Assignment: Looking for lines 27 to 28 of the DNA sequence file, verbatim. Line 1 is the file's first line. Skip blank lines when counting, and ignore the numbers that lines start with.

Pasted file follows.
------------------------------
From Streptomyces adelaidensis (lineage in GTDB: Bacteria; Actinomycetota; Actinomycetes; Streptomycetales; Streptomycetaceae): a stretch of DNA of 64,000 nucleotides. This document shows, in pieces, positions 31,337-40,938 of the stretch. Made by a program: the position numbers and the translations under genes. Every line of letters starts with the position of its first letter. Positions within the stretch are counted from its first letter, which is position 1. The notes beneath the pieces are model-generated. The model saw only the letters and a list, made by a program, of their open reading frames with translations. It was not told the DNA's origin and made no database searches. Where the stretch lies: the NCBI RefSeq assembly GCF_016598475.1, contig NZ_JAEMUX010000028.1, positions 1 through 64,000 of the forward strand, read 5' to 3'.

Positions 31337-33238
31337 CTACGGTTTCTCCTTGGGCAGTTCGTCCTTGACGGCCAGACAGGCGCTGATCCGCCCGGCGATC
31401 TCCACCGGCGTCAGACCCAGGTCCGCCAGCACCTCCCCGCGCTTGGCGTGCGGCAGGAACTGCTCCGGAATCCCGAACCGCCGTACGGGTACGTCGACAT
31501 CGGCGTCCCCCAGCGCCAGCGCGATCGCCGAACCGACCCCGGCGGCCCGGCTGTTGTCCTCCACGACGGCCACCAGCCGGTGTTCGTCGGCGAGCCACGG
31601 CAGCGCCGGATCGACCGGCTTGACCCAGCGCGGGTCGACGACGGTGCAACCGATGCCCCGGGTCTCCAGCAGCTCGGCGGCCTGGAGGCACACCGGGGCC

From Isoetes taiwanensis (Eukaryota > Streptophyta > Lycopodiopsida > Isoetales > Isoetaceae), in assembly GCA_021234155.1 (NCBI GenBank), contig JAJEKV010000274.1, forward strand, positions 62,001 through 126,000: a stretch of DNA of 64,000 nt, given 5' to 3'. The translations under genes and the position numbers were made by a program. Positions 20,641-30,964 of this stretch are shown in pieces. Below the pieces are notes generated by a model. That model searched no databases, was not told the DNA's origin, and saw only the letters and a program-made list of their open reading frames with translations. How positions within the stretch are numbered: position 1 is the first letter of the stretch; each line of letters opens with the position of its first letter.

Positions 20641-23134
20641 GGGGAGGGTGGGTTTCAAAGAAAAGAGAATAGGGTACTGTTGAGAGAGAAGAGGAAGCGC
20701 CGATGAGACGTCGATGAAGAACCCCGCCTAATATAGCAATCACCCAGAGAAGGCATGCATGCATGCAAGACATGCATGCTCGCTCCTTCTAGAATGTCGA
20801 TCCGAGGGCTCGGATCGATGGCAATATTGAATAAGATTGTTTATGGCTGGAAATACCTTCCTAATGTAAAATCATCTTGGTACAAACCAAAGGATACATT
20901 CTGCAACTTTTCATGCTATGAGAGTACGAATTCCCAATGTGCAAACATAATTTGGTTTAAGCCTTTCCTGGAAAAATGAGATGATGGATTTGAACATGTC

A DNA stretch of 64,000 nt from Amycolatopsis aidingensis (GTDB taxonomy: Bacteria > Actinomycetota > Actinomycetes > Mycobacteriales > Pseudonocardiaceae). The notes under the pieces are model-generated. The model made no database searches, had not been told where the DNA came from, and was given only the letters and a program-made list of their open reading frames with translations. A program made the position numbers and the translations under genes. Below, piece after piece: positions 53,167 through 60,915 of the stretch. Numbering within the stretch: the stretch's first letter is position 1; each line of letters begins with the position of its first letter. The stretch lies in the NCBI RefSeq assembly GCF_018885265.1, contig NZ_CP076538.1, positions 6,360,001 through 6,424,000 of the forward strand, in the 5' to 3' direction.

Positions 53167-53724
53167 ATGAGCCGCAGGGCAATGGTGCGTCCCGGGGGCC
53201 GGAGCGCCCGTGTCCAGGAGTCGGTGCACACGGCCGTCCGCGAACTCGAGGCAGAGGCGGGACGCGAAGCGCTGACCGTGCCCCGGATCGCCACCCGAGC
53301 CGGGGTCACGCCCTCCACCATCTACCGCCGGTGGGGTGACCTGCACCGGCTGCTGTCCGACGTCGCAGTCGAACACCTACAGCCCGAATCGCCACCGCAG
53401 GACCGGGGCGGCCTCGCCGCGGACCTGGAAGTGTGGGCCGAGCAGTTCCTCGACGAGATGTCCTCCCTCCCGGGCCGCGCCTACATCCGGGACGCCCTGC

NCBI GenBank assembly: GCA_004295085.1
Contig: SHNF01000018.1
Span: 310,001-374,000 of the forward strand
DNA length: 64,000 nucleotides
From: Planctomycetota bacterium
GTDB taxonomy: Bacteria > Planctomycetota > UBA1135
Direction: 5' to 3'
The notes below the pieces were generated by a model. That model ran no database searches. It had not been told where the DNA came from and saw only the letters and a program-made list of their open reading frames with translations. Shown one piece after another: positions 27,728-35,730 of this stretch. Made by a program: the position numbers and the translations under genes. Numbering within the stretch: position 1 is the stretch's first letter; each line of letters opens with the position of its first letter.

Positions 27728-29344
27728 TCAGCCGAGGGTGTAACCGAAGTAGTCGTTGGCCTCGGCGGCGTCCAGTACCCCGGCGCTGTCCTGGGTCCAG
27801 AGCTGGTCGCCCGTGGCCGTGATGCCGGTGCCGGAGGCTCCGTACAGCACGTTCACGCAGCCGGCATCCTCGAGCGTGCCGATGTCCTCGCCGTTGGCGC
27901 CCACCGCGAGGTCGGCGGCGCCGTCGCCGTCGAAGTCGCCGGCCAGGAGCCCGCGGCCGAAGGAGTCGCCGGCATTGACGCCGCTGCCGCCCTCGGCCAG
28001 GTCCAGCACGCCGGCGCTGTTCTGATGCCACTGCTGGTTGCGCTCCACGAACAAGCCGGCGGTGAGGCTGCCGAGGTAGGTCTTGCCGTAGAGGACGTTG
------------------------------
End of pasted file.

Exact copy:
Positions 27728-29344
27728 TCAGCCGAGGGTGTAACCGAAGTAGTCGTTGGCCTCGGCGGCGTCCAGTACCCCGGCGCTGTCCTGGGTCCAG